114      power supplies for the large number of small devices. In such deployment
115      environments, it is necessary to optimize the energy consumption of the
116      entire system, including computing, application layer behavior, and
117      lower layer communication.</t>
118
119      <t>Various research efforts have been spent on this &ldquo;energy
120      efficiency&rdquo; problem. Most of this research has focused on how to
121      optimize the system&rsquo;s power consumption regarding a certain
122      deployment scenario or how could an exisiting network function such as
123      routing or security be more energy-efficient. Only few efforts were
124      spent on energy- efficient designs for IETF protocols and standardized
125      network stacks for such constrained devices <xref
126      target="I-D.kovatsch-lwig-coap"/>.</t>
127
128      <t>The IETF has developed a suite of Internet protocols suitable for
129      such small devices, including 6LoWPAN <xref target="RFC6282"/>,
130      6LoWPAN-ND <xref target="RFC6775"/>, RPL <xref target="RFC6550"/>, and
131      CoAP <xref target="I-D.ietf-core-coap"/>. This document tries to
132      summarize the design considerations of making the IETF protocol suite as
133      energy-efficient as possible. While this document does not provide
134      detailed and systematic solutions to the energy efficiency problem, it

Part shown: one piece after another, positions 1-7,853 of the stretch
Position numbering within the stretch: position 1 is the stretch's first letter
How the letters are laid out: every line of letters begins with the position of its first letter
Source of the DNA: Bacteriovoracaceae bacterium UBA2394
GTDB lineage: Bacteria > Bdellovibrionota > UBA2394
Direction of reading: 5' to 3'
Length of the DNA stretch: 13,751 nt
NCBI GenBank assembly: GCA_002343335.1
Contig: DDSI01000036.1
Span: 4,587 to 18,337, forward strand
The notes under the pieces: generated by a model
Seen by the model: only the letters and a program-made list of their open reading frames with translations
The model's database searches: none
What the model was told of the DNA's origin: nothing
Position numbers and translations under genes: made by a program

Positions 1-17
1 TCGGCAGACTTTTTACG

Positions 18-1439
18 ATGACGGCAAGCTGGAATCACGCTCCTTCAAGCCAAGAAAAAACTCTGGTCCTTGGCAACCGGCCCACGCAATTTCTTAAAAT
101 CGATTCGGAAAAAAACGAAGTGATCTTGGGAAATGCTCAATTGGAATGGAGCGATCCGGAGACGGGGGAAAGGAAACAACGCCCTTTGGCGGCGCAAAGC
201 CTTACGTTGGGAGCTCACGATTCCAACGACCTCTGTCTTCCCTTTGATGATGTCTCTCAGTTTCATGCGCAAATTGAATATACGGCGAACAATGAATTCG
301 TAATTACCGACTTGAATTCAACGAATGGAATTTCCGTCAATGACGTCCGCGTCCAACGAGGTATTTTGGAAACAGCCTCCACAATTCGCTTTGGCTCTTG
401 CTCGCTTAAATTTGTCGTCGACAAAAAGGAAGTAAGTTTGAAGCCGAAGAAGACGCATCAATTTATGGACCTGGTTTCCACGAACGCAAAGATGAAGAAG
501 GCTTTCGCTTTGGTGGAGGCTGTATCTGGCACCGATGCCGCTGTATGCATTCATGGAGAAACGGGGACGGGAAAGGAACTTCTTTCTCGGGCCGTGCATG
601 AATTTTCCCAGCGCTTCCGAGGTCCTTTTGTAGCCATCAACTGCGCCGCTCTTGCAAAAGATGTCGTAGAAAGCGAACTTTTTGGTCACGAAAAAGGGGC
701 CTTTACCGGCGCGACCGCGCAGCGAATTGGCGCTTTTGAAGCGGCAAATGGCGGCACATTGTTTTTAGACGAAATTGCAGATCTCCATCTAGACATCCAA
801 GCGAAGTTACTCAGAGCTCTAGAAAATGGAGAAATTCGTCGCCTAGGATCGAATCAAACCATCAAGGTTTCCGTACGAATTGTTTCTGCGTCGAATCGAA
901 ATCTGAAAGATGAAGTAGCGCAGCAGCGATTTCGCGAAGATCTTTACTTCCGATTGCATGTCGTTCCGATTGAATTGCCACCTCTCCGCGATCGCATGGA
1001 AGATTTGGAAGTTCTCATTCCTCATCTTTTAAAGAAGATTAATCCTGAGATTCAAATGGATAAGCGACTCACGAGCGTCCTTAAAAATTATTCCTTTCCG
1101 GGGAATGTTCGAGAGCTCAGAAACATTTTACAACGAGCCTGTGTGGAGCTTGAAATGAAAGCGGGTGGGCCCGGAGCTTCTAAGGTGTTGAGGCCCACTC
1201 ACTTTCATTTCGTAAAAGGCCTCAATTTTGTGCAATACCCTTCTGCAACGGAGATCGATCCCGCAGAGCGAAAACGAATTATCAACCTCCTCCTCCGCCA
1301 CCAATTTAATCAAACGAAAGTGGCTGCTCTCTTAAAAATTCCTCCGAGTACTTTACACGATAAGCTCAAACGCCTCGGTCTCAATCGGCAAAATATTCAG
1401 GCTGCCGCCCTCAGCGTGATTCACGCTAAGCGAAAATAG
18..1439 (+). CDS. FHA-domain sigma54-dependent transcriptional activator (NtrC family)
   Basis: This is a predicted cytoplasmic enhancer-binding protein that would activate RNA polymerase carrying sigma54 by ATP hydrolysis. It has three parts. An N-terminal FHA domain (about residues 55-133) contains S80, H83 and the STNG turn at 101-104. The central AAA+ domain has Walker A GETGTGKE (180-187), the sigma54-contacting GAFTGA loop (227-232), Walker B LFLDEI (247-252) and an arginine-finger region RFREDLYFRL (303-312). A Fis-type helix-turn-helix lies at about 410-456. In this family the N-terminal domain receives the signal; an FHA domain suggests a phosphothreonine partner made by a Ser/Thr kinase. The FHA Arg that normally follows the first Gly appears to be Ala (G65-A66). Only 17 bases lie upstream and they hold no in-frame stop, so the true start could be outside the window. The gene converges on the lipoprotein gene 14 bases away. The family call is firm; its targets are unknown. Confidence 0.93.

135      summarizes the design efforts and analyzes the design space of this
136      problem.</t>
137
138      <t>After reviewing the energy-efficient design of each layer, an overall
139      conclusion is summarized. Though the lower layer communication
140      optimization is the key part of energy efficient design, the protocol
141      design at the network and application layers is also important to make
142      the device battery-friendly.</t>
143    </section>
144
145    <section anchor="terminology" title="Terminology">
146      <t>The terminology used in this document can be referred to in <xref
147      target="I-D.ietf-lwig-terminology"/>.</t>
148    </section>
149
150    <section anchor="overview" title="Overview">
151      <t>The IETF has developed multiple protocols to enable end-to-end IP
152      communication between constrained nodes and fully capable nodes. This
153      work has witnessed the evolution of the traditional Internet protocol
154      stack to a light-weight Internet protocol stack. As show in Figure 1
155      below, the IETF has developed CoAP as the application layer and 6LoWPAN
156      as the adaption layer to run IPv6 over IEEE 802.15.4 and Bluetooth
157      Low-Energy, with the support of routing by RPL and efficient neighbor
158      discovery by 6LoWPAN-ND.</t>
159
160      <figure anchor="stack"
161              title="Traditional and Lighweight Internet Protocol Stack">
162        <artwork><![CDATA[
163  +------+   +-----+     +------+              +------+
164  | HTTP |   | ftp |     | SNMP |              | COAP |
165  +------+   +-----+     +------+              +------+
166        \     /           /                   /        \
167        +-----+     +-----+              +-----+      +-----+
168        | TCP |     | UDP |              | TCP |      | UDP |
169        +-----+     +-----+              +-----+      +-----+
170               \   /               ==>        \        /
171    +-----+  +------+  +-------+               +------+   +-----+
172    | RTG |--| IPv6 |--|ICMP/ND|               | IPv6 |---| RPL |